Yesterday, Sonos announced that it is ending support for some of its older legacy products from May this year and those devices will no longer receive updates or new features.

The speaker specialist added that the decision was taken as a result of the hardware being "stretched to its technical limits in terms of memory and processing power" and offered a 30% discount to the customers to upgrade their Sonos speaker to a newer model, such as the Sonos Move or second-generation Play:5.

Which devices are losing support?

The company announced via a blog post that it was pulling the plug on the following devices:

  • Original Zone Players, Connect, and Connect:Amp (launched in 2006; includes versions sold until 2015)
  • First-generation Play:5 (launched 2009)
  • CR200 (launched 2009)
  • Bridge (launched 2007)

Sonos' announcement sparks user outrage

Although it is understandable that all hardware comes with a limited shelf life and will eventually struggle to keep pace with newer software, there has been outrage that a multi-room Sonos speaker setup, which comprises of even one of the affected devices, which work alongside the newer devices, will also not receive updates. Simply put, newer speakers will also not get new features if users choose to keep their old devices up and running.

Sonos Play 1 Wireless Speaker
Sonos Play 1 Wireless Speaker Wikimedia

Several Sonos customers reacted angrily to the company's announcement, complaining that they've invested hundreds of dollars on their Sonos speaker setup in their homes over the years, and the company's decision leaves them no choice but to either split their system apart, let their old speakers die or shell out more money to trade-in their older devices for newer speakers.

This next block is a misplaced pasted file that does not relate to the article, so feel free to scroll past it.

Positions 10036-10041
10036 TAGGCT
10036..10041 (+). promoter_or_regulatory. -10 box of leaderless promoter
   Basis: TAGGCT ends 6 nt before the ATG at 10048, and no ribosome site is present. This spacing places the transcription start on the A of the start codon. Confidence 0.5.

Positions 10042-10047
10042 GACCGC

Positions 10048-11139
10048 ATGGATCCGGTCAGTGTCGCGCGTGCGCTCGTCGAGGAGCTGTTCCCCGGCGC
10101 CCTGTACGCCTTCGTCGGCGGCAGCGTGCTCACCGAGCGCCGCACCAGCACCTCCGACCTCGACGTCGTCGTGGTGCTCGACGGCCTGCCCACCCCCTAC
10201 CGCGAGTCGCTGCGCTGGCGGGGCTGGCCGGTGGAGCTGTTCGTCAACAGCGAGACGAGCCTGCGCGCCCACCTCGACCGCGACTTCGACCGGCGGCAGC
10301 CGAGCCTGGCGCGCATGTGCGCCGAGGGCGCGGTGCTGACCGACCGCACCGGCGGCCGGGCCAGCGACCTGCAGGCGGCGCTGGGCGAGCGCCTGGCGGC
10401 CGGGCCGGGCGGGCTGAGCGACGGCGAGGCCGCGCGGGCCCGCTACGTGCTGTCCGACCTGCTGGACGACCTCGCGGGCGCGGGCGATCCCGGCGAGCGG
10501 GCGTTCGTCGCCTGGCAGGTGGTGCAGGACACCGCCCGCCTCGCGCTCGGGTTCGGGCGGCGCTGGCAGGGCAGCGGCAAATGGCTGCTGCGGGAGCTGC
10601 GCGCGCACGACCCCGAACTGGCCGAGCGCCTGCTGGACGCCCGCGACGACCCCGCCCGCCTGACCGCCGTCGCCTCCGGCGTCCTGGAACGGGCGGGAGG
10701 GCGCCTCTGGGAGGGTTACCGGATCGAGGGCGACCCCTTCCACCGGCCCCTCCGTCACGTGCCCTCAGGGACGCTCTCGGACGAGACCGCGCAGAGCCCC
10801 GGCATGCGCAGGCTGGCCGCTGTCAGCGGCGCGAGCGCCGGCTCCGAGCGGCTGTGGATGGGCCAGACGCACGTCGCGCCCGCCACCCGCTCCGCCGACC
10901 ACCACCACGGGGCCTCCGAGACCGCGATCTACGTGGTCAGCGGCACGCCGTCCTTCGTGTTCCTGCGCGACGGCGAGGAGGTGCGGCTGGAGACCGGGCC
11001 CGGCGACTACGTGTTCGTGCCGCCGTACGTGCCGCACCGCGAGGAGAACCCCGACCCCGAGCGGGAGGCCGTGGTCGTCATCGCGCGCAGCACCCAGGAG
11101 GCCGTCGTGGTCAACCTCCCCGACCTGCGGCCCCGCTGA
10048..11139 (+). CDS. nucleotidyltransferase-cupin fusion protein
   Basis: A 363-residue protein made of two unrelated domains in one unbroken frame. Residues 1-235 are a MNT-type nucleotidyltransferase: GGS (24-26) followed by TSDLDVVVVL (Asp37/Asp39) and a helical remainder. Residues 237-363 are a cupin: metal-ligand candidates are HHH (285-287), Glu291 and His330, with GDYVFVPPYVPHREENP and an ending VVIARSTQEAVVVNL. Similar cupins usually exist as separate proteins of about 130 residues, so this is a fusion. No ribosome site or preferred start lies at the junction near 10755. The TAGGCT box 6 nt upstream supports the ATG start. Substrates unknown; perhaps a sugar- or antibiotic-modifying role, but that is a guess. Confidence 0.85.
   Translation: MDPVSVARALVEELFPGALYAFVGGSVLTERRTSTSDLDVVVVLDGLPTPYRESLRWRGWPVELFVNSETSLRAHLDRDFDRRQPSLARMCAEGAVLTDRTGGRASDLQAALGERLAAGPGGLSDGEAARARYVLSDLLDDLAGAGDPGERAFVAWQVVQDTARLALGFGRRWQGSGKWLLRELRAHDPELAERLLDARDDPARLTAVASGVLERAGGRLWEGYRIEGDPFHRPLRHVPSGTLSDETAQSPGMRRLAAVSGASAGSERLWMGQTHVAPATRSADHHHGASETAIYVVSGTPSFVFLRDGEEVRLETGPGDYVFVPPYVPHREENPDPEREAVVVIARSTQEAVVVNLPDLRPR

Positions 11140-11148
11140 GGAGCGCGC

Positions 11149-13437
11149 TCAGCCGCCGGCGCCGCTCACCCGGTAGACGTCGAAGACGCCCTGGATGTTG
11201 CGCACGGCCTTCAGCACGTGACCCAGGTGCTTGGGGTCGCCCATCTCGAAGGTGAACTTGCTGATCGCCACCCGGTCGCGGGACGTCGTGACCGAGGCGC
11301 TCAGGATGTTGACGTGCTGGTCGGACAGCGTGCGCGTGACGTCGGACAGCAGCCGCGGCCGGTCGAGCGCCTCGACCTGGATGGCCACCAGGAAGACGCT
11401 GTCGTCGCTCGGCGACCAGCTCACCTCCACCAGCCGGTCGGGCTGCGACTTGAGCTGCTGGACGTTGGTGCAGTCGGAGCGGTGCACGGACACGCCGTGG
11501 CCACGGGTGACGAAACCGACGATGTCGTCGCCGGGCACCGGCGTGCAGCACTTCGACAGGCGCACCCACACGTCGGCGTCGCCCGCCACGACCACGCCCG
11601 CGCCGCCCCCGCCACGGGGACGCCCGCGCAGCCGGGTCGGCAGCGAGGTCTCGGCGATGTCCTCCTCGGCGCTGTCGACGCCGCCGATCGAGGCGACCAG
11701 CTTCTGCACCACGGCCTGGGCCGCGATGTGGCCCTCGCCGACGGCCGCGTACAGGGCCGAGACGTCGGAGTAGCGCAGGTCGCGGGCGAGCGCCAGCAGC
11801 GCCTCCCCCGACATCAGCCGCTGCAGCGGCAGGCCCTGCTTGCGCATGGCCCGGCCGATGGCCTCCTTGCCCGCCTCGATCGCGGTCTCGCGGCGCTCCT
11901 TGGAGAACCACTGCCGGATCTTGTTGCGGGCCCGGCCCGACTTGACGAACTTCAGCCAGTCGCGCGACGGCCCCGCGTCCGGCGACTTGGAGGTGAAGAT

Social media rage

Richard Street told the BBC he spent close to $1,300 on two Play 5 speakers and even with the upgrade discount he believes it would cost him around £700 to replace the products. "This is money my family and I just don't have," he told the publication.

Many of them took to social media platforms such as Twitter and Reddit to express their anger over Sonos' decision, with some even calling for a boycott of the company's products using the hashtag #SonosBoycott.

"Some people have thousands invested in "legacy" products," wrote one user. "Did they really think people would be satisfied with a 30% discount to upgrade their entire system?" Check out some of the posts below:

Sonos CEO issues a letter of apology

After receiving widespread criticism over its decision, Sonos CEO Patrick Spence issued a letter of apology and clarified that older speakers will continue to work May onwards. "All Sonos products will continue to work past May," Spence wrote on Twitter, attaching a letter posted to the Sonos website.

Irregular updates

He also assured customers that legacy products will continue to operate normally even if they are not regularly updated with new software and features. "While legacy Sonos products won't get new software features, we pledge to keep them updated with bug fixes and security patches for as long as possible," he noted.

However, that was not enough to convince users, as you can see in a tweet posted by a loyal Sonos customer below:

@HSchmidtGER / Twitter
@JohnFra47293687 / Twitter
@robgreer / Twitter
@PaulCol98945812 / Twitter
@Patrick_Spence / Twitter
@alastairadam / Twitter